by Lisa Wells
Short Answer: Pilates is all about the core and building strength from the center out. Pilates builds strength in places that are often neglected in a traditional yoga practice. Core strength and awareness can help heal and prevent back pain. Core strength that will help prevent you from injuring yourself as you push toward more complicated yoga postures.
Long Answer: Some 17 years ago, a few years after a spinal fusion, still dealing with neuropathy, pain and instability, I asked myself: What was my yoga practice missing? What needed to be trained and developed in my physical body for better overall health? There were a few answers: 1) I needed more direct core strength; 2) I needed more rotational movement; 3) I needed more freedom of movement, outside of the strict protocols and alignment principles of Iyengar Yoga.
I addressed the first issue by adding Pilates training to my personal fitness regime. The answer to the second two questions will come in a later blogpost on dancing. We’ll stick to building core strength in this one.
In the ‘90s, when I started practicing yoga, a common Iyengar cue was ‘soft belly.’ No matter the pose, we were taught not to restrict the breath from moving into our abdomens. Basically, we were un-training our core muscles. And for someone with my spinal condition (spondylolithesis), this was a cue that may have set up the ultimate failure of my spine in 1997. A few years after surgery, postoperative PT, and continued Iyengar Yoga, I realized I needed a different approach to training my body. My core wasn’t strong enough. And Pilates was the ‘new’ (not really, but new to me) way to strengthen core muscles.
I added Pilates to my weekly movement experiences. The Pilates principles and exercises taught me how to engage and stabilize core muscles as I moved my limbs. I became stronger and more able in everything I did. A variety of yoga poses became accessible that I could never do before. I had less pain, my sciatica disappeared, and my neuropathy lessened. Pilates is fairly simply in theory, build strength close to center of the body, in the center of the torso and particularly in the region without bony support between the pelvis and rib cage. When the core is strong, then the limbs can move freely. The core is challenged to hold stability while movement of the limbs provides the challenge to that stability. Effectively, the limbs become the free weight to train the core. To use a construction analogy, far from perfect but a decent visual, to stabilize a cantilever you need a strong and stable support, like the foundation to which a diving board is attached. If you build strength in the limbs without building the stable core, failure is inevitable, the diving board will fail if its foundation isn’t true. Pilates exercises and cues give you access to that strong stable support from which to move your limbs safely.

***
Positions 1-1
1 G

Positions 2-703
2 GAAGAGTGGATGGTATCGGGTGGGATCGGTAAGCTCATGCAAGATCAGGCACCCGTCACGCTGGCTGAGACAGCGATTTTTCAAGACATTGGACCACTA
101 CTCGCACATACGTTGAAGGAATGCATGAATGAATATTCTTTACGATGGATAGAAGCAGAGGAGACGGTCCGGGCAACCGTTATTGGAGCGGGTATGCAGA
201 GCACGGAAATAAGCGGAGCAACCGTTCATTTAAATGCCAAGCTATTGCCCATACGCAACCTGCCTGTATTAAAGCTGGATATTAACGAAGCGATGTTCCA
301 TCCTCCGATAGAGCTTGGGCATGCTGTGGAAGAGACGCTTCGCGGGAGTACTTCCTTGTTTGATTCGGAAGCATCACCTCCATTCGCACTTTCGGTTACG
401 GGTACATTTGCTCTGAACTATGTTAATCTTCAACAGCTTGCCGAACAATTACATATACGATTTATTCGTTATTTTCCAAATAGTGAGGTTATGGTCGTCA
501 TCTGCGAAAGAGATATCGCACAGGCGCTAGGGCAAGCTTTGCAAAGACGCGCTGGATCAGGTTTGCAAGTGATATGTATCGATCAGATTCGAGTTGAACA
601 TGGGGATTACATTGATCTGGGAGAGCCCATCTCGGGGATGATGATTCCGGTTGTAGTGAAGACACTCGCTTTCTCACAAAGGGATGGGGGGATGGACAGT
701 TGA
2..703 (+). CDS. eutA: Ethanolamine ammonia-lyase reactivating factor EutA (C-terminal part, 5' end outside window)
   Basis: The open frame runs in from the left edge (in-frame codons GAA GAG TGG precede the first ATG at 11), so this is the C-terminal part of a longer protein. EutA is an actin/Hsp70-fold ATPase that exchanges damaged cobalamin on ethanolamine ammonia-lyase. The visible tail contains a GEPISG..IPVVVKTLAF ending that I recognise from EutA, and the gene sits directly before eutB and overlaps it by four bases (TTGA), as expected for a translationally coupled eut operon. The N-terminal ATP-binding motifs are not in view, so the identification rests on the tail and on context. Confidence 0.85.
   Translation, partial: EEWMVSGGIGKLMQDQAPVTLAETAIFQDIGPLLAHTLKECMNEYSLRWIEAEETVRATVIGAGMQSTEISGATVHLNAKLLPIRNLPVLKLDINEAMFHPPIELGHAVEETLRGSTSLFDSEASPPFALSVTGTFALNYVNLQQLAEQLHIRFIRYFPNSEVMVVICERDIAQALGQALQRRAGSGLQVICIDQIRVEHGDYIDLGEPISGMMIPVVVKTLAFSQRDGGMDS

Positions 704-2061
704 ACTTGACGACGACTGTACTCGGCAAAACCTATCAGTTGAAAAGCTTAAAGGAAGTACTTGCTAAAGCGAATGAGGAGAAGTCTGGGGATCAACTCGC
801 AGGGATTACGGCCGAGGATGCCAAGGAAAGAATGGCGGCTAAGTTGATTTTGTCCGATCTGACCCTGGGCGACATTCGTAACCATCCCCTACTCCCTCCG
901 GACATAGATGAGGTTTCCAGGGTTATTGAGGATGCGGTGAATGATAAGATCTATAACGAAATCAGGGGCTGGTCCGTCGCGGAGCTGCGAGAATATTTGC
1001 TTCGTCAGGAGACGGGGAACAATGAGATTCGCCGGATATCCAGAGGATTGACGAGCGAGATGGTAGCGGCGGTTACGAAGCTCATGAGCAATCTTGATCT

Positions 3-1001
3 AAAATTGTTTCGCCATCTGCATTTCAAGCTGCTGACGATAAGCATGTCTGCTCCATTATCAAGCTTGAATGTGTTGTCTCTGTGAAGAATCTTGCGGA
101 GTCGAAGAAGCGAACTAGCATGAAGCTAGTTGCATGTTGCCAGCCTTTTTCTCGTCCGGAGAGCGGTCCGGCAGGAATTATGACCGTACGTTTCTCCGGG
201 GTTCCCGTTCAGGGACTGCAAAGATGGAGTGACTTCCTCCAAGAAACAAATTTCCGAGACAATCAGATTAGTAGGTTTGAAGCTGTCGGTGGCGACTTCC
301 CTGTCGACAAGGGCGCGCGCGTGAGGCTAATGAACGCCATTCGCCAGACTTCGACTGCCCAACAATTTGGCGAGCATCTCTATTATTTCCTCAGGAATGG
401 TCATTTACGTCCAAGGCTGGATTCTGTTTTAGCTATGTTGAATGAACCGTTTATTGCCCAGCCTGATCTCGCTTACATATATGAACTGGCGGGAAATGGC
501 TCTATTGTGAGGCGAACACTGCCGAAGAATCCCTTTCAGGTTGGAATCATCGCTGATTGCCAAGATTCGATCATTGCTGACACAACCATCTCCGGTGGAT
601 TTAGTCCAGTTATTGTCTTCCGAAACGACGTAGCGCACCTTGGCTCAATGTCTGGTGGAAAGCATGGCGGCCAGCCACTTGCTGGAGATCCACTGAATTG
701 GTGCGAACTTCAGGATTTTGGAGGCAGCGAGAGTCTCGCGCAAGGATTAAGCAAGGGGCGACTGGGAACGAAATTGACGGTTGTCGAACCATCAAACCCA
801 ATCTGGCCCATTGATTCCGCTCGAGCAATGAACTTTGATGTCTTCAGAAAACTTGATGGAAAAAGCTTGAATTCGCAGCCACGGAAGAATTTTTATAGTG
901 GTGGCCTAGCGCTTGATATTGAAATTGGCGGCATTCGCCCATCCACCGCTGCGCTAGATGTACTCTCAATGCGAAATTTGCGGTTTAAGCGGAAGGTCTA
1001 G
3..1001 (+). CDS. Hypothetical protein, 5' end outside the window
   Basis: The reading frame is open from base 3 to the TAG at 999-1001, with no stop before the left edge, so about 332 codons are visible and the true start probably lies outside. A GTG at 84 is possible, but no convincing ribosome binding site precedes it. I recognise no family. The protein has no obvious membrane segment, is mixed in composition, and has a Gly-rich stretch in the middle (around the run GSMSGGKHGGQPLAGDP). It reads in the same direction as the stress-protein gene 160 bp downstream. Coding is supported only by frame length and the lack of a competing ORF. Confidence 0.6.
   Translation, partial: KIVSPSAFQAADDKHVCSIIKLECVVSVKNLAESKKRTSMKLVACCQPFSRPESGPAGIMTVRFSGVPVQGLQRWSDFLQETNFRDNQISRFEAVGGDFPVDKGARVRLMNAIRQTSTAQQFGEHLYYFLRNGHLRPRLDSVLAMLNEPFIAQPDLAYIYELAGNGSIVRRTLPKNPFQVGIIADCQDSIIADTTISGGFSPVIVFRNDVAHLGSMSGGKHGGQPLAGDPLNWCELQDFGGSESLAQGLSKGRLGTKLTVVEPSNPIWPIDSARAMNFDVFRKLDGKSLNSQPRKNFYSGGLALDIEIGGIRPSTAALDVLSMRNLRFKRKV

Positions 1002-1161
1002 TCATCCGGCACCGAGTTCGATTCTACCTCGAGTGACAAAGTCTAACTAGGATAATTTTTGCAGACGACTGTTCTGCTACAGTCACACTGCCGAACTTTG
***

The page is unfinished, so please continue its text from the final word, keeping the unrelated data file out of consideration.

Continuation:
Done well, Pilates exercises eccentrically train the muscles of the torso. While the cues often sound like classic situps or crunches, the contraction phase of the movement is not the hard part. For example, a Pilates double leg lift starts out looking like a crunch: lie on your back, extend your legs toward the ceiling, place your hands behind your head and curl your head and shoulders off the floor. The first challenge of this exercise is to hold the abdominal and pelvic floors muscles strongly and force the breath into the lateral rib cage. The engagement of the deep torso muscles then allows you to hold your spine stable as you begin to lower the legs toward the floor. The lowering of the legs necessarily lengthens the abdominal muscles, thus requiring a strong eccentric contraction to prevent the spine from extending and the breath from moving into the belly. Often, particularly with newcomers, the motion of the legs will be quite small if the attention to the core stability is honored. One thing about Pilates, it’s easy to cheat and to do the exercises wrong. To build eccentric core strength requires the attention to detail that Pilates was famous for.
While Pilates honed some brilliant exercises and principles, clearly drawing from yoga, gymnastics and calisthenics, he was also a bit of a brute and disciplinarian. I do not teach or practice the way Joseph did anymore than I teach the way BKS Iyengar did. I adapt Pilates with the mindset of modern yoga best practices: use somatic cues to develop inner awareness, include anatomical education, both western and eastern, offer balanced spinal flexion and spinal extension, add rotational and range of motion movements, and best of all, never skip on savasana.
Overtime, my classes have become a mash-up of yoga, Pilates, resistance stretching, trauma releasing exercises and somatic awareness. I still call the classes I teach yoga, because I bring what I believe to be a yoga world view of integration and wholeness to the approach. I doubt my students know where one modality begins and another ends. But as Yogis and Yoga teachers, I think it is incredibly important for us to look at what is missing from our yoga practices and to supplement and fill in the physical gaps for ourselves and for our students.
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